+ Industrial agriculture is driving massive habitat loss and extinction. The insect collapse – population declines of 75% to 80% have been seen in some areas – is something no one predicted would happen so fast, and portends an ecological sensitivity beyond our fears. This is causing an unexpected and unprecedented bird collapse (1/8 of bird species are threatened) in Europe.

+ Forests, vital carbon sinks, are proving sensitive to climate impacts.

+ We’re living in the 6th mass extinction event, losing potentially dozens of species per day. We don’t know how this will impact us and our ability to feed ourselves.

Energy

+ Energy transition is essential to mitigating 1.5+°C warming. Energy is the single greatest contributor to anthro-GHG. And, by some estimates, transition is happening 400 years too slowly to avoid catastrophic warming.

+ Incumbent energy industries (that is, oil & gas) dominate governments all over the world. We live in an oil oligarchy – a petrostate, but for the globe. Every facet of the global economy is dependent on fossil fuels, and every sector – from construction to supply chains to transport to electricity to extraction to agriculture and on and on – is built around FF consumption. There’s good reason to believe FF will remain subsidized by governments beholden to their interests even if they become less economically viable than renewables, and so will maintain their dominance.

+ We are living in history’s largest oil & gas boom.

+ Kilocalorie to kilocalorie, FF is extremely dense and extremely cheap. Despite reports about solar getting cheaper than FF in some places, non-hydro/-carbon renewables are still a tiny minority (~2%) of global energy consumption and will simply always, by their nature, be less dense kcal to kcal than FF, and so will always be calorically more expensive.

+ Energy demand probably has to decrease globally to avoid 1.5°C, and it’s projected to dramatically increase. Getting people to consume less is practically impossible, and efficiency measures have almost always resulted in increased consumption.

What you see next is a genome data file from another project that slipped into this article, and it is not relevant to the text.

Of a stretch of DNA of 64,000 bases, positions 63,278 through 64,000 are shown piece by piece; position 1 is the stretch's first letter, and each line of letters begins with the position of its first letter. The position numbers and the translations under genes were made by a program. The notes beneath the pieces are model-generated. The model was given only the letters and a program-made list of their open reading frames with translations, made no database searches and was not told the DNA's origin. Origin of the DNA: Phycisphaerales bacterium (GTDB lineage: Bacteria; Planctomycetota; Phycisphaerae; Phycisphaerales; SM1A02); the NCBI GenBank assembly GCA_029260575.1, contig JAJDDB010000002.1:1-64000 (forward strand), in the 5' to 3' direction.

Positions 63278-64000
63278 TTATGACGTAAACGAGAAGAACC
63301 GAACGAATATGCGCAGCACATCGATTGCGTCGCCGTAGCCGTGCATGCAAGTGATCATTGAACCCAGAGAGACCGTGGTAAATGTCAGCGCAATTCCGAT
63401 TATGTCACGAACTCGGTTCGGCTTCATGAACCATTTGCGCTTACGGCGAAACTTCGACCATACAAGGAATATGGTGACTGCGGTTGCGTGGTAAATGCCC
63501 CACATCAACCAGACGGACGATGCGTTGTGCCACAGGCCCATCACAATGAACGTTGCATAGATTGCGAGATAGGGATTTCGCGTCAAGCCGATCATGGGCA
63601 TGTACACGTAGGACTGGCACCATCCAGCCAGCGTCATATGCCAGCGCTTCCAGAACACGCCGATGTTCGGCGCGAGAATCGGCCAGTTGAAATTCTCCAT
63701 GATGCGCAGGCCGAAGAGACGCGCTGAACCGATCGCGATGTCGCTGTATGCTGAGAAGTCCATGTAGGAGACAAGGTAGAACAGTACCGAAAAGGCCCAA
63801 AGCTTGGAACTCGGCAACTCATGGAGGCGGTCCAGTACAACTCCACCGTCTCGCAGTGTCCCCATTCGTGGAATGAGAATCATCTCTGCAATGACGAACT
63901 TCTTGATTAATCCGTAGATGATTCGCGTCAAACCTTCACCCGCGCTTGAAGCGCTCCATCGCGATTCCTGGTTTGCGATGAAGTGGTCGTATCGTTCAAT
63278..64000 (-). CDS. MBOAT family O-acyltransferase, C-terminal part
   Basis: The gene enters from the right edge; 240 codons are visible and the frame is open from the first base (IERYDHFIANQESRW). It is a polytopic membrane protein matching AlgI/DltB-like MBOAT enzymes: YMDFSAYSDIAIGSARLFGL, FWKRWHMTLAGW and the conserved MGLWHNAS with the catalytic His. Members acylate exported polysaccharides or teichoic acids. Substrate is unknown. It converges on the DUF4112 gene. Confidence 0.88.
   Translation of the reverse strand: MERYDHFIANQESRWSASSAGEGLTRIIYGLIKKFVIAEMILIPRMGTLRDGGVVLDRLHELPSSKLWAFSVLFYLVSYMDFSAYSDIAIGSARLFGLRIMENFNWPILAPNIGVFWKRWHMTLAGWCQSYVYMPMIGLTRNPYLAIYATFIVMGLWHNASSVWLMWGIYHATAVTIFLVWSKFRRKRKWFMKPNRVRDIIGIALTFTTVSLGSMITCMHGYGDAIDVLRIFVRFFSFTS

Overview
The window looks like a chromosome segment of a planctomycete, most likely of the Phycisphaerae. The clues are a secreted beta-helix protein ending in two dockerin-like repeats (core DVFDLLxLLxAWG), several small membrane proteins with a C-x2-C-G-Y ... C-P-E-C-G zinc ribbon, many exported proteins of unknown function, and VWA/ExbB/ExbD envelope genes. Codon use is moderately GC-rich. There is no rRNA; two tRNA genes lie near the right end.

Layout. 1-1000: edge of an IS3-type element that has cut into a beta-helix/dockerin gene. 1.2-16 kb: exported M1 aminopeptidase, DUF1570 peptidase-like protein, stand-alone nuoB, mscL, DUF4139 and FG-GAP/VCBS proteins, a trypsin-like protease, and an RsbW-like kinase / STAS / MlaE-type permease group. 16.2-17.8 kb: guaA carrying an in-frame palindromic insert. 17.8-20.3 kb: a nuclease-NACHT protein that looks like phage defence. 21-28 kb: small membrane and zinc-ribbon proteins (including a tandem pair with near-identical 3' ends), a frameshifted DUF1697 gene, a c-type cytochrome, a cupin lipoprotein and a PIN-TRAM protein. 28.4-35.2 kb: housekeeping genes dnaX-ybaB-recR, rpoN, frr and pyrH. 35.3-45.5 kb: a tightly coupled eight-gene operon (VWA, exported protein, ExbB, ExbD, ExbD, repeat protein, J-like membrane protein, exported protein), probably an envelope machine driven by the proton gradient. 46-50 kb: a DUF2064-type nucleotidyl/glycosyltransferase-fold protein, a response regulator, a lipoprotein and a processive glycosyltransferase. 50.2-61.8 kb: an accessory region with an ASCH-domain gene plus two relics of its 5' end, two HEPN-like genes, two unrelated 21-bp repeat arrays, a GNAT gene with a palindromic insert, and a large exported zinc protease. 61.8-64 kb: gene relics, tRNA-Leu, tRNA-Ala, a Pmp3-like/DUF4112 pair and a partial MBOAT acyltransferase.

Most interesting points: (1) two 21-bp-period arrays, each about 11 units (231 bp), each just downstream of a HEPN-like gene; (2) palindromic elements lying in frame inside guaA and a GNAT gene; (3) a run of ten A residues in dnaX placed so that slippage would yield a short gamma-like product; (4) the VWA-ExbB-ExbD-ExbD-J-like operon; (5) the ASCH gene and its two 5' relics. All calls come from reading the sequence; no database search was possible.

+ We’re still setting FF emissions records.

Politics

+ Conditions today resemble those prior to the 20th century’s world wars: extreme wealth inequality, rampant economic insecurity, growing fascist parties/sentiment, and precarious geopolitical relations, and the Thucydides trap suggests war between Western hegemons and a rising China could be likely. These two factors could disrupt any kind of global cooperation on decarbonization and, to the contrary, will probably mean increased emissions (the US military is one of the world’s single largest consumers/emitters of FF).

+ Neoliberal ideology is so thoroughly embedded in our academic, political, and cultural institutions, and so endemic to discourse today, that the idea of degrowth – probably necessary to avoid collapse – and solidarity economics isn’t even close to discussion, much less realization, and, for self-evident reasons, probably never will be.

+ Living in a neoliberal culture also means we’ve all been trained not to sacrifice for the common good. But solving climate change, like paying more to achieve energy transition or voluntarily consuming less, will all entail sacrificing for the greater good. Humans sometimes are great at that; but the market fundamentalist ideology that pervades all social, commercial, and even self relations today stands against acting for the common good or in collective action.

+ There’s basically no government in the world today taking climate change seriously. There are many governments posturing and pretending to take it seriously, but none have substantially committed to a full decarbonization of their economies. (Iceland may be an exception, but Iceland is about 24 times smaller than NYC, so…)

+ Twenty-five years of governments knowing about climate change has resulted in essentially nothing being done about it, no emissions reductions, no substantive moves to decarbonize the economy. Politics have proven too strong for common sense, and there’s no good reason to suspect this will change anytime soon.

+ Wealth inequality is embedded in our economy so thoroughly – and so indigenously to FF economies – that it will probably continue either causing perpetual strife, as it has so far, or eventually cement a permanent underclass ruled by a small elite, similar to agrarian serfdom. There is a prominent view in left politics that greater wealth equality, some kind of ecosocialism, is a necessary ingredient in averting the kind of ecological collapse the economy is currently driving, given that global FF capitalism by its nature consumes beyond carrying capacities. At least according to one Nasa-funded study, the combination of inequality and ecological collapse is a likely cause for civilizational collapse.